the specialized amino acids 4-hydroxyproline and hydroxylysine. Prolyl residues in the Yposition are characteristically hydroxylated to produce hydroxyproline, which serves to stabilize the triple helix. Types I, II, III and V, and XI are the fibrillar collagens, in which the triplehelical domain is uninterrupted for more than 1000 residues; these proteins are found in extracellular fibrillar structures. Type IV collagens have long but interrupted triple-helical domains and form sheets instead of fibrils; they are the main components of the basement membrane, together with laminin. Another collagen with a long interrupted triple-helical domain (type VII) forms the anchoring fibrils between some epithelial and mesenchymal structures, such as epidermis and dermis. Still other collagens are transmembrane and may also help to anchor epidermal and dermal structures. TABLE 3-2 -- Main Types of Collagens, Tissue Distribution, and Genetic Disorders Collagen Type Tissue Distribution Genetic Disorders FIBRILLAR COLLAGENS I II III V Ubiquitous in hard and soft tissues Cartilage, intervertebral disk, vitreous Hollow organs, soft tissues Soft tissues, blood vessels Osteogenesis imperfecta; Ehlers-Danlos syndromearthrochalasias type I Achondrogenesis type II, spondyloepiphysea dysplasia syndrome Vascular Ehlers-Danlos syndrome Classical Ehlers-Danlos syndrome

Collagen Type IX IV VI VII IX XVII

Tissue Distribution Cartilage, vitreous Basement membranes Ubiquitous in microfibrils Anchoring fibrils at dermalepidermal junctions Cartilage, intervertebral disks Transmembrane collagen in epidermal cells

Genetic Disorders Stickler syndrome Alport syndrome Bethlem myopathy Dystrophic epidermolysis bullosa Multiple epiphyseal dysplasias Benign atrophic generalized epidermolysis bullosa


XV and Endostatin-forming collagens, Knobloch syndrome (type XVIII collagen) XVIII endothelial cells Courtesy of Dr. Peter H. Byers, Department of Pathology, University of Washington, Seattle, WA.

The messenger RNAs transcribed from fibrillar collagen genes are translated into pre-pro- chains that assemble in a type-specific manner into trimers. Hydroxylation of proline and lysine residues and lysine glycosylation occur during translation. Three chains of a particular collagen type assemble to form the triple helix ( Fig. 3-15 ). Procollagen is secreted from the cell and cleaved by proteases to form the basic unit of the fibrils. Collagen fibril formation is associated with the oxidation of lysine and hydroxylysine residues by the extracellular enzyme lysyl oxidase. This results in cross-linking between the chains of adjacent molecules, which stabilizes the array, and is a major contributor to the tensile strength of collagen. Vitamin C is required for the hydroxylation of procollagen, a requirement that explains the inadequate wound healing in scurvy ( Chapter 9 ). Genetic defects in collagen production (see Table 3-2 ) cause many inherited syndromes, including various forms of the Ehlers-Danlos syndrome and osteogenesis imperfecta[73] ( Chapters 5 and 26 .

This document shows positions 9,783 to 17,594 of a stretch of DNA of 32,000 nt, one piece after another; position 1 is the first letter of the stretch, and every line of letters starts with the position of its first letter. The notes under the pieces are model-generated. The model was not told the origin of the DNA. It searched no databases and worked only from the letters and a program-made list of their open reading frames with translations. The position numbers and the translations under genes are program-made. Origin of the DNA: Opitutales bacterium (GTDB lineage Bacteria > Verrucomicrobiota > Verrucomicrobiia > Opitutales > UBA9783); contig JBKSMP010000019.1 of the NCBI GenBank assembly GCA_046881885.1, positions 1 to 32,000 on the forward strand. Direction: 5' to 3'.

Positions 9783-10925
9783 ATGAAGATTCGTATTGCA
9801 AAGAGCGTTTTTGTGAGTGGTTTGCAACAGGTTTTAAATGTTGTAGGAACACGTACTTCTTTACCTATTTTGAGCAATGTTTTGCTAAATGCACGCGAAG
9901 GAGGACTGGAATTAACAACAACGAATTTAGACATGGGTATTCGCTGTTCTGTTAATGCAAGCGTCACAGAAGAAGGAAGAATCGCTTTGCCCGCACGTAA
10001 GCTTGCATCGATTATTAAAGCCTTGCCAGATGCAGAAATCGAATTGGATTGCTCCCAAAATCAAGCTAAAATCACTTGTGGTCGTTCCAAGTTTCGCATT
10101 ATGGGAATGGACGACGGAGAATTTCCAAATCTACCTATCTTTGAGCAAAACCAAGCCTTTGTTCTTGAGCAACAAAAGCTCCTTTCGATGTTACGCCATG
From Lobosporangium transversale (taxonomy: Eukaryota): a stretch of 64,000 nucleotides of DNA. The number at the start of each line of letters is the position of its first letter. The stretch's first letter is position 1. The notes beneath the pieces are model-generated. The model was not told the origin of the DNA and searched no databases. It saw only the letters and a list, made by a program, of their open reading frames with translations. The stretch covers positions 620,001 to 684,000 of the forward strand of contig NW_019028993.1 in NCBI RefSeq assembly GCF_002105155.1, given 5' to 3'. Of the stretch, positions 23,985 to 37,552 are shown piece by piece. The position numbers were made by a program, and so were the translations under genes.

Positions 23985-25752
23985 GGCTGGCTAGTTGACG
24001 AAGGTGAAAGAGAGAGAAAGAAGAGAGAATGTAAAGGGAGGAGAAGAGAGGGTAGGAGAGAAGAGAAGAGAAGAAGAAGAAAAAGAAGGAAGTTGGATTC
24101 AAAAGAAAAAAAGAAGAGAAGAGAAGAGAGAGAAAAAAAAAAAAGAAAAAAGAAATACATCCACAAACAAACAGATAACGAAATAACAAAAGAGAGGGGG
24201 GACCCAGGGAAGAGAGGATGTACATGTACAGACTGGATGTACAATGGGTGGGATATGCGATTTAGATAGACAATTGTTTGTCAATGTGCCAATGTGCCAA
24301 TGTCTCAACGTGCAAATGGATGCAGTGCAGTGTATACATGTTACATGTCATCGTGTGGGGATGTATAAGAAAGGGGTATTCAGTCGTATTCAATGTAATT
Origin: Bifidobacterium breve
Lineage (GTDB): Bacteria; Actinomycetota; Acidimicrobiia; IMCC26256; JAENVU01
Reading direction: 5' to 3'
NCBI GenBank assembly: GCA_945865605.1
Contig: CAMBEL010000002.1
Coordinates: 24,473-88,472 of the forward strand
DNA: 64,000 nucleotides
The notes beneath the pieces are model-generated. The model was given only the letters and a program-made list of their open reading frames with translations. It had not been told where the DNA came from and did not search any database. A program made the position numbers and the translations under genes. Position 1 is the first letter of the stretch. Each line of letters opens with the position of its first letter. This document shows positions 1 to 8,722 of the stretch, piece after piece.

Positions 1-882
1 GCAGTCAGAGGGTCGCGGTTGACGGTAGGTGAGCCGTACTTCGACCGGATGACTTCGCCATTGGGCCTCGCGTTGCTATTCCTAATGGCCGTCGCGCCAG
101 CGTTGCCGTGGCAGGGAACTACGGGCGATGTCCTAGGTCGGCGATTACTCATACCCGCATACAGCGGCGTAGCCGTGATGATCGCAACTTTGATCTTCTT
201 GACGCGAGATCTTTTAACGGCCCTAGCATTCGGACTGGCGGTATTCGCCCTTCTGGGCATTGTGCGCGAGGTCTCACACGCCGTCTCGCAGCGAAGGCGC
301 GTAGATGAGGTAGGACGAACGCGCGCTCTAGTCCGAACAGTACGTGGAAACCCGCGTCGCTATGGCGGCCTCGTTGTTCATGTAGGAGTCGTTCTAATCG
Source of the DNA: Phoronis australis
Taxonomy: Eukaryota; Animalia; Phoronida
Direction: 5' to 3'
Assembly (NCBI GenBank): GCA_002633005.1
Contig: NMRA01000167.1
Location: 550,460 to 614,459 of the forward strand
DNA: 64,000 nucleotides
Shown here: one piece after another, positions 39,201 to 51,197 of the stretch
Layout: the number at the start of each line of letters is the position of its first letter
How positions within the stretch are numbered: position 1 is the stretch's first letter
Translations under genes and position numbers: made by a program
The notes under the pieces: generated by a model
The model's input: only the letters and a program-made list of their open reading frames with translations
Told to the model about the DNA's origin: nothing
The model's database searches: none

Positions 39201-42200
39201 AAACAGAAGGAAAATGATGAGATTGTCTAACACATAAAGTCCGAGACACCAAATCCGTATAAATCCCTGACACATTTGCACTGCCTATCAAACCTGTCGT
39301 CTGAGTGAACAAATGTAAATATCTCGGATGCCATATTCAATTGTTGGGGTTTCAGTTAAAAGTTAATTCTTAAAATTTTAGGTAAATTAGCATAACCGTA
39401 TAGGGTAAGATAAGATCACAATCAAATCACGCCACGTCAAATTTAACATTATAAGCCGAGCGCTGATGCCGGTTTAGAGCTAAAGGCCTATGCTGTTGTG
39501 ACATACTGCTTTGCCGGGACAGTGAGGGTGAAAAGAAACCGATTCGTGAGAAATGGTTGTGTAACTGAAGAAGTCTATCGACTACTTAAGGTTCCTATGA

FIGURE 3-15 Angiogenesis by mobilization of endothelial precursor cells (EPCs) from the bone marrow and from preexisting vessels (capillary growth). A, In angiogenesis from preexisting vessels, endothelial cells from these vessels become motile and proliferate to form capillary sprouts. Regardless of the initiating mechanism, vessel maturation (stabilization) involves the recruitment of pericytes and smooth muscle cells to form the periendothelial layer. B, EPCs are mobilized from the bone marrow and may migrate to a site of injury or tumor growth. At these sites, EPCs differentiate and form a mature network by linking to existing vessels. (Modified from Conway EM et al: Molecular mechanisms of blood vessel growth. Cardiovasc Res 49:507, 2001.)


Tissues such as blood vessels, skin, uterus, and lung require elasticity for their function. Proteins of the collagen family provide tensile strength, but the ability of these tissues to expand and recoil (compliance) depends on the elastic fibers. These fibers can stretch and then return to their original size after release of the tension. Morphologically, elastic fibers consist of a central core made of elastin, surrounded by a peripheral network of microfibrils. Substantial amounts of elastin are found in the walls of large blood vessels, such as the aorta, and in the uterus, skin, and ligaments. The peripheral microfibrillar network that surrounds the core consists largely of fibrillin, a 350-kD secreted glycoprotein, which associates either with itself or with other components of the ECM. The microfibrils serve, in part, as scaffolding for deposition of elastin and the assembly of elastic fibers. They also influence the availability of active TGF in the ECM. As already mentioned, inherited defects in fibrillin result in formation of abnormal elastic fibers in Marfan syndrome, manifested by changes in the cardiovascular system (aortic dissection) and the skeleton[74] ( Chapter 5 ).